Parallel execution requires memory resources in addition to those required by serial SQL execution. Additional memory is used for communication and passing data between query server processes and the query coordinator.

Oracle Database allocates memory for query server processes from the shared pool. Tune the shared pool as follows:

  • Allow for other clients of the shared pool, such as shared cursors and stored procedures.

  • Remember that larger values improve performance in multiuser systems, but smaller values use less memory.

  • You can then monitor the number of buffers used by parallel execution and compare the shared pool PX msg pool to the current high water mark reported in output from the view V$PX_PROCESS_SYSSTAT.


    If you do not have enough memory available, error message 12853 occurs (insufficient memory for PX buffers: current stringK, max needed stringK). This is caused by having insufficient SGA memory available for PX buffers. You must reconfigure the SGA to have at least (MAX - CURRENT) bytes of additional memory.

By default, Oracle Database allocates parallel execution buffers from the shared pool.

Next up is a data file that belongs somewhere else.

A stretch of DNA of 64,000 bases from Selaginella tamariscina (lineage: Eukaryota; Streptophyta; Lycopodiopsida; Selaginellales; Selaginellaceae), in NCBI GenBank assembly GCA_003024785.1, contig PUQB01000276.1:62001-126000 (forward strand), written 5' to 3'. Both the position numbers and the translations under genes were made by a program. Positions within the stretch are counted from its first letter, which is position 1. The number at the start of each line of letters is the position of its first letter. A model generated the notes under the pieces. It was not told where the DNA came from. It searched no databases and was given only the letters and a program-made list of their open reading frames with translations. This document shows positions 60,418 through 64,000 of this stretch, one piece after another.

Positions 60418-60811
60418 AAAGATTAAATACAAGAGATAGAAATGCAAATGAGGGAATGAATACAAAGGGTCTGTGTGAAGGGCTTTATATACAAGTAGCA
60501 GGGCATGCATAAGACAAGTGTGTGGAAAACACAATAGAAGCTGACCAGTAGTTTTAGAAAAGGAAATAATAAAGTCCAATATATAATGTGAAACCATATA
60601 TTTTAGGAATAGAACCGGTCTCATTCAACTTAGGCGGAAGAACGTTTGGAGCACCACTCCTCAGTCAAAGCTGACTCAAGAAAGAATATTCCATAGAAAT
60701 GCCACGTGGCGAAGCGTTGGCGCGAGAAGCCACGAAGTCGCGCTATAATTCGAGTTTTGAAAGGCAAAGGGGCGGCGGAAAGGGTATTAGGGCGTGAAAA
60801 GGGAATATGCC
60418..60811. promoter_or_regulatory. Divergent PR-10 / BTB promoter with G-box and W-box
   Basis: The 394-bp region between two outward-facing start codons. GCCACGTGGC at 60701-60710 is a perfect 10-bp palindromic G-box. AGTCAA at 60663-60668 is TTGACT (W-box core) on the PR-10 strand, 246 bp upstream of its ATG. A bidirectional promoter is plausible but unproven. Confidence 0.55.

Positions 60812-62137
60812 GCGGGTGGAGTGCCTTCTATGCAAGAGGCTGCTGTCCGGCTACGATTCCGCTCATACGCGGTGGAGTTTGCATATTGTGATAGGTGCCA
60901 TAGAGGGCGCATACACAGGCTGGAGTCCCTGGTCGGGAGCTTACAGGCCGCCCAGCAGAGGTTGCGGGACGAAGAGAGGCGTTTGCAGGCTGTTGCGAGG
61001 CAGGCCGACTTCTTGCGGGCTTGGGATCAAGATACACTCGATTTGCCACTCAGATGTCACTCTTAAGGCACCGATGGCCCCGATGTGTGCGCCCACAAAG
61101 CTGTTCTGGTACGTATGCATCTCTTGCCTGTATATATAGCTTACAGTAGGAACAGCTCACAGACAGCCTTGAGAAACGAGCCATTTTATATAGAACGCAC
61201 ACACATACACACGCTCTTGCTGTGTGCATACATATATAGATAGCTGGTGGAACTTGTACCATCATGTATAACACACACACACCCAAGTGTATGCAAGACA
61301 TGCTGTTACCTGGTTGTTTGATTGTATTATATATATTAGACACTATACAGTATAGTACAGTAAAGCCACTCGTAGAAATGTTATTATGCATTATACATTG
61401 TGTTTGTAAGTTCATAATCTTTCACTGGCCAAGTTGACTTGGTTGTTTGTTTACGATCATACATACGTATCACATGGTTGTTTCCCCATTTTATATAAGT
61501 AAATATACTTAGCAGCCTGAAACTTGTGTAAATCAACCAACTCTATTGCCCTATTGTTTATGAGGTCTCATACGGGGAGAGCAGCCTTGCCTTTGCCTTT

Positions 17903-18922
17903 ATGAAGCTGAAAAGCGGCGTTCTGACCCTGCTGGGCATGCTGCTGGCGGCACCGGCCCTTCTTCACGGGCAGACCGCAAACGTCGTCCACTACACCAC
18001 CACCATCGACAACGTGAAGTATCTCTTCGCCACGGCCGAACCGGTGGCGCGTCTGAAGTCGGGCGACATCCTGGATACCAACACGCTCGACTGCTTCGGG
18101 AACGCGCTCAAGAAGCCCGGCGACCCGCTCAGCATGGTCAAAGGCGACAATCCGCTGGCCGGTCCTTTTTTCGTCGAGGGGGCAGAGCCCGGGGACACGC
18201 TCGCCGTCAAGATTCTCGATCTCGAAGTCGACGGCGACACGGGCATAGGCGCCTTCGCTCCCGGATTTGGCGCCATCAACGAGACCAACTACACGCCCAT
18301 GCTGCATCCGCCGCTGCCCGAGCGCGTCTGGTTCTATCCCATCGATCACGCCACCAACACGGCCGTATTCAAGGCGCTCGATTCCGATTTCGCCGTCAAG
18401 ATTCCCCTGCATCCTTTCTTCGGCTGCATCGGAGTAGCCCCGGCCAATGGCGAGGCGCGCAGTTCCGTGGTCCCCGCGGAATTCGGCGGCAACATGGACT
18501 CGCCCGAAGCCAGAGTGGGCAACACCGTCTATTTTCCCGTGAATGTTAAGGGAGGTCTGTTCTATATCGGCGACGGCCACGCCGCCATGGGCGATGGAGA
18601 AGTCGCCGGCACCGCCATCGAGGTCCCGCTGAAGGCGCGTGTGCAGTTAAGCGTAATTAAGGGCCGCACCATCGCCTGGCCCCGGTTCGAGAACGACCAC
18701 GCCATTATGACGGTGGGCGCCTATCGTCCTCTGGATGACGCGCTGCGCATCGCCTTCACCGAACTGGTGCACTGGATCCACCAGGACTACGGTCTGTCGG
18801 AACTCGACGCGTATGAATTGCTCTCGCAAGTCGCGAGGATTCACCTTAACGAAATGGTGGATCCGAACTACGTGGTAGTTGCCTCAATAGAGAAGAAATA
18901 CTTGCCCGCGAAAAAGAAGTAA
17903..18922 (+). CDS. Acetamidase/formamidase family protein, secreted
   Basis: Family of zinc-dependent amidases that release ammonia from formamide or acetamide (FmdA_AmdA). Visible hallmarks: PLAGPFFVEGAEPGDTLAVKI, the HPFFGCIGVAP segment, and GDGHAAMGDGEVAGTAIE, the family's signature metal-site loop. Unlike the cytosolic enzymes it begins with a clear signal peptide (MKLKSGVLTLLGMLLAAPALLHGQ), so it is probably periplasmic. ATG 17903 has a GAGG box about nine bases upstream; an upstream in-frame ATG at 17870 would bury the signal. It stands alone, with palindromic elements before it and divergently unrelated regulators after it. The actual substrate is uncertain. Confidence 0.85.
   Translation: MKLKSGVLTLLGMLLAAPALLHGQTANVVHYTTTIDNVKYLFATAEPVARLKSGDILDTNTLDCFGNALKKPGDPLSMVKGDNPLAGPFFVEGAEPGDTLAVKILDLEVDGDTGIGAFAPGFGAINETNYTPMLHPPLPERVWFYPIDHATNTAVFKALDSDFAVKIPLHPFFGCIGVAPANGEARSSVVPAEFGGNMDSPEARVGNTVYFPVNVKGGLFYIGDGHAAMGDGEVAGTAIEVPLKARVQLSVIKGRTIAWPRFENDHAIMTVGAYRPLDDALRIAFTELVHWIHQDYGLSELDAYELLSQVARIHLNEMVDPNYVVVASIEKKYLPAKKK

If Oracle Database displays the following error on startup, you should reduce the value for SHARED_POOL_SIZE low enough so your database starts:

ORA-27102: out of memory 
SVR4 Error: 12: Not enough space 

After reducing the value of SHARED_POOL_SIZE, you might see the error:

ORA-04031: unable to allocate 16084 bytes of shared memory 
   ("SHARED pool","unknown object","SHARED pool heap","PX msg pool") 

If so, execute the following query to determine why Oracle Database could not allocate the 16,084 bytes:


Your output should resemble the following:

NAME                       SUM(BYTES) 
-------------------------- ---------- 
PX msg pool                   1474572 
free memory                    562132

If you specify SHARED_POOL_SIZE and the amount of memory you specify to reserve is bigger than the pool, Oracle Database does not allocate all the memory it can get. Instead, it leaves some space. When the query runs, Oracle Database tries to get what it needs. Oracle Database uses the 560 KB and needs another 16 KB when it fails. The error does not report the cumulative amount that is needed. The best way of determining how much more memory is needed is to use the formulas in "Required Memory for Message Buffers".

To resolve the problem in the current example, increase the value for SHARED_POOL_SIZE. As shown in the sample output, the SHARED_POOL_SIZE is about 2 MB. Depending on the amount of memory available, you could increase the value of SHARED_POOL_SIZE to 4 MB and attempt to start your database. If Oracle Database continues to display an ORA-4031 message, gradually increase the value for SHARED_POOL_SIZE until startup is successful.

See Also:

Oracle Database Reference for information about the SHARED_POOL_SIZE initialization parameter